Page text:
Modern Labyrinth Essay

Modern Labyrinth Essay

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Film is a form of storytelling, and all stories are, in essence recycled, contemporary films must modernize a story of the past to make it accessible to modern audiences. This is the case with the film, Pan’s Labyrinth. The myth of “Theseus and the Minotaur” has been rewritten and modernized in the 2006 film, Pan’s Labyrinth. The myth “Theseus and the Minotaur” and the morals that exist within it, present a context in which it will be possible to interpret and analyze the film Pan’s Labyrinth as a modern day rewriting of the myth.
In order to understand how Pan’s Labyrinth has been rewritten, it is important to first understand the original myth of “Theseus and the Minotaur”. According to Edith Hamilton’s Mythology, the story of Theseus and his quest to slay the Minotaur begins long before Theseus’s birth. “Minos, the powerful ruler of Crete, had lost his only son…while the young man was visiting the Athenian King” (Hamilton 211). In order to seek revenge, Minos invaded Athens and “declared that he would raze it to the ground unless every nine years the people sent him a tribute of seven maidens and seven youths” (Hamilton 212). When the victims reached Crete, they would be sacrificed to a beast that was “half bull, half human”, known as the Minotaur (Hamilton 212). The Minotaur was housed in a labyrinth where “escape was impossible” (Hamilton 212). “To this place, the young Athenians were each time taken and left to the Minotaur” (Hamilton 212). This ritual continued until one year, Theseus, son of the Athenian king and heir to throne, offered to be one of the victims. Unbeknownst to the people, Theseus had every intention of slaying the beast. “When the young victims arrived in Crete they were paraded before the inhabitants ...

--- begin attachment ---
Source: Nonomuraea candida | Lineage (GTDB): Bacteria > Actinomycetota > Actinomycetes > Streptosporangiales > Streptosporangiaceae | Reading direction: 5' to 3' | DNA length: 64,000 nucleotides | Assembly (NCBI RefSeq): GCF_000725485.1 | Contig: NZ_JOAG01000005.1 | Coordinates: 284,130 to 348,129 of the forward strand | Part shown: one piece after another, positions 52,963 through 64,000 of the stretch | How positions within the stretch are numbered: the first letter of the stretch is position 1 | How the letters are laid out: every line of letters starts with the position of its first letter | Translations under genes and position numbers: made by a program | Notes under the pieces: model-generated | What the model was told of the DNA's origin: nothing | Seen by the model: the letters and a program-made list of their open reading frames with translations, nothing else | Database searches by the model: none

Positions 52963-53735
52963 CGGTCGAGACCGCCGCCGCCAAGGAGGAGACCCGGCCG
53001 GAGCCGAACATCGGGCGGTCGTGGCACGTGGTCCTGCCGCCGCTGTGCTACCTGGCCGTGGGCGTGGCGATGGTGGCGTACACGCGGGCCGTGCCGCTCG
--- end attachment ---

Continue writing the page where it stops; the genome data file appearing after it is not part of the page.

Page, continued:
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... bravely and defiantly act against authority rather than blindly remain obedient. This film shows the power of innocence over evil and the triumph of imagination over colorless servitude just as the original tale of Theseus and the Minotaur, but with a darker new interpretation.

Works Cited

Filmtracks Modern Soundtrack Reviews. (2007, January 05). Retrieved May 04, 2012, from
Goodykoontz, B., & Jacobs, C. P. (2011). Film: From Watching to Seeing. San Diego, CA: Bridgepoint Education, Inc.
Hamilton, Edith. Mythology. 1942. N.p.: Back Bay Books, 1998. Print
VC. (2010, September 23). The Vigilant Citizen. Retrieved May 05, 2012, from The Esoteric Interpretation of Pan's Labyrinth:

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